How to respond to hate
It has been an eventful couple of weeks to say the least. The national and international headlines were full of soul crushing events both at home and abroad. Just to mention a few: An American soldier named Robert Bales walked into the midst of an Afghan community and in cold blood shot 16 people dead, including nine children and three women, one of whom was pregnant. A 17-year-old black high school student, Trayvon Martin, was tragically shot and killed by a racist in Florida. A terrorist in France killed seven people in a nine-day shooting rampage against paratroopers, two of whom were fellow Muslims, and innocent Jewish schoolchildren. Last, but not least, Shaima AlAwadi, a California resident of Iraqi Muslim background and mother of five children, was beaten to death with an iron bar in her own home. According to the police reports, there was a note left on her body, which read: “Go back to your country, you terrorist.”
Hate, violence and human-inflicted pain manifested themselves in many different colors, shapes and forms ... pumping fear and hopelessness into the hearts and minds of many. Needless to say, these events are utterly despicable, reprehensible and disgusting. They all challenge our trust in the innate good of humanity. And again, I state the obvious: They all need to be condemned with the strongest possible words, loved ones need to be remembered in thoughts and prayers and most importantly, the lessons that these tragic events teach us need to be learned so that similar disasters can be prevented in the future.
Often, however, these lessons, regrettably, are not properly discussed—let alone used as powerful wake up calls or forces of change for a better future. Often, we put the blame in the wrong place and/or marginalize these events in our individual and collective minds. We dismiss them as the works of a few rotten souls and distance ourselves from them as if we have nothing to do with it. They quickly disappear from our news headlines and our discussions until hate and violence show their ugly faces again.
This column is an invitation to engage with these events in two major ways before they are forgotten:
First, one of the biggest lessons we need to learn from these events is that we (humanity in general, American society in particular) are not as enlightened, open minded, pluralist, compassionate or progressive and welcoming as we think we are. Our recovery from racism, hate and exclusion is a long and ongoing process. We are nowhere near declaring victory or total immunization from these grave diseases. On the contrary, we may very likely regress and relapse as the hateful and exclusionary voices rise here at home and around the world. These events clearly tell us that our relative achievements in combatting hate and violence are still fragile and that more substantial work needs to be done in order to eliminate hate, prejudice and violence from our societies.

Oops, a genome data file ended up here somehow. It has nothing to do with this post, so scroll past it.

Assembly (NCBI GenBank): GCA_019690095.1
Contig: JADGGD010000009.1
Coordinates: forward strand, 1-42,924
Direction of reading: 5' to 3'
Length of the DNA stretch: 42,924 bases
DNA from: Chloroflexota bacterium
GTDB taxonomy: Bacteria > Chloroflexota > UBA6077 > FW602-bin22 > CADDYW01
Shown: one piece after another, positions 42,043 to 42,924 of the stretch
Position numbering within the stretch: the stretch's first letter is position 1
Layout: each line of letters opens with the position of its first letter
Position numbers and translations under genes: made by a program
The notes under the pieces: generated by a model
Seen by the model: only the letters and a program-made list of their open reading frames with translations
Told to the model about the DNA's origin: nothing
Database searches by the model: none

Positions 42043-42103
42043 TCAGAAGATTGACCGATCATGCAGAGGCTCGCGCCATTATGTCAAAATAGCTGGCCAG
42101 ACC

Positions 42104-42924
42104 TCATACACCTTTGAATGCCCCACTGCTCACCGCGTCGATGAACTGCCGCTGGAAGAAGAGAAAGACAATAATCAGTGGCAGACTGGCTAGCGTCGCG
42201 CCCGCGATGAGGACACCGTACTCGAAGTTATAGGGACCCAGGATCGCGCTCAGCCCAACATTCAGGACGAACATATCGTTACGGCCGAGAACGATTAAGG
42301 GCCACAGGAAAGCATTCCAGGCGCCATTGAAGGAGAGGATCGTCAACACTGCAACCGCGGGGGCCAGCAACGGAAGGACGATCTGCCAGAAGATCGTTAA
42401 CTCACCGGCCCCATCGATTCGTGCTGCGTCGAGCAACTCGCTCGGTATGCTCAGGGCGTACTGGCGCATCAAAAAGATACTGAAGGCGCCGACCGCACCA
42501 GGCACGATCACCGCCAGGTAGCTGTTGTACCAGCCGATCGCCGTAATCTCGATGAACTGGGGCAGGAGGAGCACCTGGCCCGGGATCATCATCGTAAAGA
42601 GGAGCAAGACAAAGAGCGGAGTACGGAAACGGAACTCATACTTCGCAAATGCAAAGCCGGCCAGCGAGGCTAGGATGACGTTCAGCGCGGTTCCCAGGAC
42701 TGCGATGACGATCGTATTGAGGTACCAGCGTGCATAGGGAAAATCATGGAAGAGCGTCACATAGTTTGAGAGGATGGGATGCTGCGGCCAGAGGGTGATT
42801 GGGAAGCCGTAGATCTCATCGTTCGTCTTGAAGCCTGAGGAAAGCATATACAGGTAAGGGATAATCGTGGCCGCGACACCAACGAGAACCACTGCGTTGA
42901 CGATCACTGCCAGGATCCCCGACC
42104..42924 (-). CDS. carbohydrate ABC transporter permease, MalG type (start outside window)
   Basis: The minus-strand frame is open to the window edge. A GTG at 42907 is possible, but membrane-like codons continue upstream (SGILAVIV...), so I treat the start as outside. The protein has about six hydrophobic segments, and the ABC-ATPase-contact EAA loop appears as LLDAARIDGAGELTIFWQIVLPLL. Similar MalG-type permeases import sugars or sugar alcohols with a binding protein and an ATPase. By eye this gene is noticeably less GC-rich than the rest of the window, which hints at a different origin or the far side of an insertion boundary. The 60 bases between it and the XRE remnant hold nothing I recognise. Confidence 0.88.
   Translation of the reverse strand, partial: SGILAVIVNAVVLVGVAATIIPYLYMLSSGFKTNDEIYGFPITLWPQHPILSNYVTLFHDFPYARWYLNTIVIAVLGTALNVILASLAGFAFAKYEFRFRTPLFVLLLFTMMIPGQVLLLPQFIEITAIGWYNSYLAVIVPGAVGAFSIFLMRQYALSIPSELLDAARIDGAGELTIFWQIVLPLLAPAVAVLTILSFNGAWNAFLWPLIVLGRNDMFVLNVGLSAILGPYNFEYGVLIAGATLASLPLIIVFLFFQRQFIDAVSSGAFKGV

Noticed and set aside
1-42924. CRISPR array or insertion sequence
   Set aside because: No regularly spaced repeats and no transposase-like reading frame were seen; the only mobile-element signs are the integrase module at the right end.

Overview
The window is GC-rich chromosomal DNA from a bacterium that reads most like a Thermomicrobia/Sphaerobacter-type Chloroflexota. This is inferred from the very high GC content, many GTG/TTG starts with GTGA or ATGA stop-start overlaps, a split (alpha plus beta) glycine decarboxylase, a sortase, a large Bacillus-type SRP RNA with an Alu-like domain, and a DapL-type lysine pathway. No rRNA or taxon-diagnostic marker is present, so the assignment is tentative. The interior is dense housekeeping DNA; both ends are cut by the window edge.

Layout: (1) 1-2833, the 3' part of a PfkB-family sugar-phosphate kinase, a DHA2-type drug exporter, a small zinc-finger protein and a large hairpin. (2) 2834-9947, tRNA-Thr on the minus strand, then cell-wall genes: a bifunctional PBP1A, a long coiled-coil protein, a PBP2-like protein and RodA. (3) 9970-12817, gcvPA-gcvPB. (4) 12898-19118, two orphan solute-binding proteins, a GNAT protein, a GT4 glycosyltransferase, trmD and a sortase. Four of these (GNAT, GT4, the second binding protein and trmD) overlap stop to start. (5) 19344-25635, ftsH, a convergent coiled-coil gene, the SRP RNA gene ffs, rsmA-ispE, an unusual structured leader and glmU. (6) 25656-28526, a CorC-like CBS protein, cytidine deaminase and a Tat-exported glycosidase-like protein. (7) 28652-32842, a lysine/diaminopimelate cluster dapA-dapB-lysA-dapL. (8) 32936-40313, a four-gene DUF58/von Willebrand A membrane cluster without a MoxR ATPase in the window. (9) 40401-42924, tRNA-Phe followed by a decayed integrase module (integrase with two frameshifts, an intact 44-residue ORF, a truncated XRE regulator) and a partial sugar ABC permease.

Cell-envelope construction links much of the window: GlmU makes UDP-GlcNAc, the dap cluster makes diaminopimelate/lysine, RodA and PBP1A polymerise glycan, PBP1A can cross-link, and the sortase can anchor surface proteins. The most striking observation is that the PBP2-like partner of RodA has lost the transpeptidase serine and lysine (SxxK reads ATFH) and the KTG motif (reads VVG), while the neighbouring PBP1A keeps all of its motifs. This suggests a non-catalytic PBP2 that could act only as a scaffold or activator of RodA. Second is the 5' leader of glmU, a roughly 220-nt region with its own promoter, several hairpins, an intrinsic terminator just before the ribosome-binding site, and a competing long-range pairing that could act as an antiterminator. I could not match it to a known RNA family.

These kinds of disturbing events also teach us who we are and help us improve our self-awareness for those who pay attention. Our individual and collective responses and reactions to these heart –wrenching tragedies reveal very important clues about the fabric of our souls both personally and socially. They tell us what we are made of and who have we have become. I invite myself and all to check our hearts and see if our reactions to these events are morally and ethically consistent. Can I/we point out the very many hypocrisies and double standards in the way these events are covered and discussed in our media? Do I/we feel and give the same innate gut reactions to each of these events or do we treat them differently? If my reactions and responses are different, then why is that? What do these differences in reactions tell me about who I am as a person and who we are as a society? Does the murder of innocent people pain me/us equally regardless of who the heartless perpetrator is and regardless of the victims’ race, nationality or religion? Do I/we discuss these tragic losses in similar language and with similar standards or do I/we apply different criteria based on who did it and who the victims are? If differences and inconsistencies are obvious and undeniable, as I believe is the case, can I/we look in a mirror and be proud of what I/we see? I don’t think so.
Second, I hope and pray none of us, as members of the global human family, and especially none of our political, religious and civic leaders will dismiss these events as individual, episodic instances. Rather, we will take these events as the symptoms of much larger, much deeper social, ethical and moral pathological diseases that cripple our individual and collective souls. I hope and pray these disturbing symptoms alarm us and that we become motivated to take a constructive set of actions. Each and every one of us has an ethical and moral responsibility to combat hate—no matter who we are or what we do with our lives. Every single one of us has numerous things that we could do to silence hate, stop it before it darkens hearts. Ultimately, I believe it is not a few rotten souls who are solely responsible for these atrocities. It is our personal and collective inaction, our selfishness and greed, our ethical and moral failures that keep producing these kinds of monsters.
Abdullah Antepli is the Muslim Chaplain and an adjunct faculty of Islamic Studies. His column runs every other Tuesday.